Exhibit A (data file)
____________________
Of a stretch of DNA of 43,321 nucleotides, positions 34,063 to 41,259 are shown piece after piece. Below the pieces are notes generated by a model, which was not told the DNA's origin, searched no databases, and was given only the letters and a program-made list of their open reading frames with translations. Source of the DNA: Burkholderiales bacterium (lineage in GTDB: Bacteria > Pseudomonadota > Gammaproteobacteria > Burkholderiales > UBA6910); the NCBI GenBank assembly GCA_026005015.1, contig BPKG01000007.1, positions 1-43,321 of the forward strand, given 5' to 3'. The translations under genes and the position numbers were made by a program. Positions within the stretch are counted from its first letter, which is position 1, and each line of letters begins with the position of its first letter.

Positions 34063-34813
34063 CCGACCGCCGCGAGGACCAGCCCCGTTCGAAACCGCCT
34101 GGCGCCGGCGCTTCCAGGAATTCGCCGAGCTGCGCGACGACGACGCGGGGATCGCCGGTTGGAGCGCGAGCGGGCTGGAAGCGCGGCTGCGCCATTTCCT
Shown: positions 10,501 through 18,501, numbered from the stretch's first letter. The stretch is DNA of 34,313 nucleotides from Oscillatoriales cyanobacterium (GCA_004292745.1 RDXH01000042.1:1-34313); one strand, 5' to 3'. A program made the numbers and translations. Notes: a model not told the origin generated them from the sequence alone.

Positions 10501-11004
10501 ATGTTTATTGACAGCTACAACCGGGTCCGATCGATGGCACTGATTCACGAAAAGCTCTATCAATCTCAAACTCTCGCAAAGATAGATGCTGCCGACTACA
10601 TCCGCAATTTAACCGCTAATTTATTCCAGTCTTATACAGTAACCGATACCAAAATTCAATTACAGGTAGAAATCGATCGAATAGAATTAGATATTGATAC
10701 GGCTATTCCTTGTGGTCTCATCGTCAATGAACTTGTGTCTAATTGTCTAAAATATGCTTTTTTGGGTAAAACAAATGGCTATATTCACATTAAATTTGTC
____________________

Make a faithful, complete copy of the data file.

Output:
Of a stretch of DNA of 43,321 nucleotides, positions 34,063 to 41,259 are shown piece after piece. Below the pieces are notes generated by a model, which was not told the DNA's origin, searched no databases, and was given only the letters and a program-made list of their open reading frames with translations. Source of the DNA: Burkholderiales bacterium (lineage in GTDB: Bacteria > Pseudomonadota > Gammaproteobacteria > Burkholderiales > UBA6910); the NCBI GenBank assembly GCA_026005015.1, contig BPKG01000007.1, positions 1-43,321 of the forward strand, given 5' to 3'. The translations under genes and the position numbers were made by a program. Positions within the stretch are counted from its first letter, which is position 1, and each line of letters begins with the position of its first letter.

Positions 34063-34813
34063 CCGACCGCCGCGAGGACCAGCCCCGTTCGAAACCGCCT
34101 GGCGCCGGCGCTTCCAGGAATTCGCCGAGCTGCGCGACGACGACGCGGGGATCGCCGGTTGGAGCGCGAGCGGGCTGGAAGCGCGGCTGCGCCATTTCCT
Shown: positions 10,501 through 18,501, numbered from the stretch's first letter. The stretch is DNA of 34,313 nucleotides from Oscillatoriales cyanobacterium (GCA_004292745.1 RDXH01000042.1:1-34313); one strand, 5' to 3'. A program made the numbers and translations. Notes: a model not told the origin generated them from the sequence alone.

Positions 10501-11004
10501 ATGTTTATTGACAGCTACAACCGGGTCCGATCGATGGCACTGATTCACGAAAAGCTCTATCAATCTCAAACTCTCGCAAAGATAGATGCTGCCGACTACA
10601 TCCGCAATTTAACCGCTAATTTATTCCAGTCTTATACAGTAACCGATACCAAAATTCAATTACAGGTAGAAATCGATCGAATAGAATTAGATATTGATAC
10701 GGCTATTCCTTGTGGTCTCATCGTCAATGAACTTGTGTCTAATTGTCTAAAATATGCTTTTTTGGGTAAAACAAATGGCTATATTCACATTAAATTTGTC